Although the organizing and activism of countless students at the University of Missouri made this victory possible, we cannot overstate the effect of the football team's strike threat on the outcome of this campus struggle against racism. These players put themselves, their careers as college athletes, and for many, their scholarships on the line to make a stand against the university administration's tolerance of racism on campus. They threatened to withhold their labor from the upcoming game, forcing the university to consider the large economic cost from ignoring the demands of Black students for change. Supporters flocked to their courageous example, and many of those in power, like the university’s Board of Curators, opted to back the movement's demands out of fear of reprisal. And they won, at least their immediate demand.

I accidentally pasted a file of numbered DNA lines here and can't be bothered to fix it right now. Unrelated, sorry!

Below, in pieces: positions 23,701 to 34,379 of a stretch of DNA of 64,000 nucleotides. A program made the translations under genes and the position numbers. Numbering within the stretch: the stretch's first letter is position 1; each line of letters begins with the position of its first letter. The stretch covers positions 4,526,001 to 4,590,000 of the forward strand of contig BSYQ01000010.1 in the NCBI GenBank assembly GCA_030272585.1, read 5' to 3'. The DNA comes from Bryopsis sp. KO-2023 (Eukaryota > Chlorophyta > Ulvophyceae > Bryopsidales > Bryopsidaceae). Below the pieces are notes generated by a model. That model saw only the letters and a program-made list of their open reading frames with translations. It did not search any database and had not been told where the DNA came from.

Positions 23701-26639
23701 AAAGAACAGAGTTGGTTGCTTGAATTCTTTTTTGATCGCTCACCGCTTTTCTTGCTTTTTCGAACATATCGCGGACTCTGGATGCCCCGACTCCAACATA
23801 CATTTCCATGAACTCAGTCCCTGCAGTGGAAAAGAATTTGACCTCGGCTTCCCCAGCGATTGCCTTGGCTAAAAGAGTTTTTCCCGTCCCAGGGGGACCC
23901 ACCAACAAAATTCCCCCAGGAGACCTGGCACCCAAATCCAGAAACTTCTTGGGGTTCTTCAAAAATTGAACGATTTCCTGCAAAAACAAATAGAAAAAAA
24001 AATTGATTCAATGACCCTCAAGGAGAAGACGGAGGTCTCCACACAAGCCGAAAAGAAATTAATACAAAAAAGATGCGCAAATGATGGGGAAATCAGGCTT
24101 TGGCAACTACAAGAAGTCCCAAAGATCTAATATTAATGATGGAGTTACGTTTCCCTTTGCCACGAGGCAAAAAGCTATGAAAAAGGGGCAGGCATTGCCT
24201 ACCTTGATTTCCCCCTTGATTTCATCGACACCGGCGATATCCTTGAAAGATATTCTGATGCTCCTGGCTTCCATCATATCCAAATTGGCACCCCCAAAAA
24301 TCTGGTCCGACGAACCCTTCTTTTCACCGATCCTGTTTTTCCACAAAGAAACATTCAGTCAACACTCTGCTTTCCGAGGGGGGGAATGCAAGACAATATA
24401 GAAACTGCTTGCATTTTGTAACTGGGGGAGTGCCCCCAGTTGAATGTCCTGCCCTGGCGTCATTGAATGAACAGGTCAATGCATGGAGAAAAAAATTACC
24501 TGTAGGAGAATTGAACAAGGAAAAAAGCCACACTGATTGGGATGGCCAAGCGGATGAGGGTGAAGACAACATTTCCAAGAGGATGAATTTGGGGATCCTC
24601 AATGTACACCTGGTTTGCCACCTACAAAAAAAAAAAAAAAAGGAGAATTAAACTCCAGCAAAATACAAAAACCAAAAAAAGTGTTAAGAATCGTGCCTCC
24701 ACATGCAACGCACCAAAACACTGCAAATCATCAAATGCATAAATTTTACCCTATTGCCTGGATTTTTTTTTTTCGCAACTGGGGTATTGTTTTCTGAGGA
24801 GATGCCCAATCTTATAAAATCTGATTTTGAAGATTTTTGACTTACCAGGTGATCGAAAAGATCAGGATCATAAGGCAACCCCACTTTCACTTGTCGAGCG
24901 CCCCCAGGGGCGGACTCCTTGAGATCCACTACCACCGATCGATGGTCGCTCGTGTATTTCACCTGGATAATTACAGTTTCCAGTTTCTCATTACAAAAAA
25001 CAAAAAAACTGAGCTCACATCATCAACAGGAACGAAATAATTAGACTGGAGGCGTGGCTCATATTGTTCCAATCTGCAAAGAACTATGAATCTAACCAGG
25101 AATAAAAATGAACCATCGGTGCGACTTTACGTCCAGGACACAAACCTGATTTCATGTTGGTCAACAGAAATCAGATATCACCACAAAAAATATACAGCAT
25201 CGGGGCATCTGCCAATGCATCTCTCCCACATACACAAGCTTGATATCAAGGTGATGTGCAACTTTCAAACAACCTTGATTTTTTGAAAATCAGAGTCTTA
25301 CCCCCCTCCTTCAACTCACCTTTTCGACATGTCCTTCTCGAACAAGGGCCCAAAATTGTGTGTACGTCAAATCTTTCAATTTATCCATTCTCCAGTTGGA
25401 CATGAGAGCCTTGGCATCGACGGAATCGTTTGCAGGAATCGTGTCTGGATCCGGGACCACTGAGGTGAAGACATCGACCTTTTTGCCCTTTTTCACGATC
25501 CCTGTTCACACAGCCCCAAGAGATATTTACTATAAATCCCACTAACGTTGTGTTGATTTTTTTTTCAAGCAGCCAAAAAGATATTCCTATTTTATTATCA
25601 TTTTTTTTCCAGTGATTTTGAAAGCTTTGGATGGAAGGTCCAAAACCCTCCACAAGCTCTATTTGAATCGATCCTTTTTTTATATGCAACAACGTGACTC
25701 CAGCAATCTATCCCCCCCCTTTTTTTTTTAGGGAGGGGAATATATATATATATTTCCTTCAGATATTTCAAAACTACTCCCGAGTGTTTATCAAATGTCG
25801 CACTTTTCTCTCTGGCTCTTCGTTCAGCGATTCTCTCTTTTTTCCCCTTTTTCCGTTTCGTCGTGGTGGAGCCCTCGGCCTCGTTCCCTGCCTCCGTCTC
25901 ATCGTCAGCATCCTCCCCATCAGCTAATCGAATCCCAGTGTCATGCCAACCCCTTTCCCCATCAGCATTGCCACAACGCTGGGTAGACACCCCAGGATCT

Much like a union winning a strike or a contract battle at the workplace, the students at the University of Missouri will continue to face many of the same issues as before. President Wolfe and the chancellor's resignation, along with the small reforms announced by the Board of Curators, will not by itself end racism on campus.

However, the Missouri Tigers' football team's example demonstrated the large impact that student athletes can have in the struggle against oppression on campus, and it serves as a powerful reminder that there is power in a production-halting strike.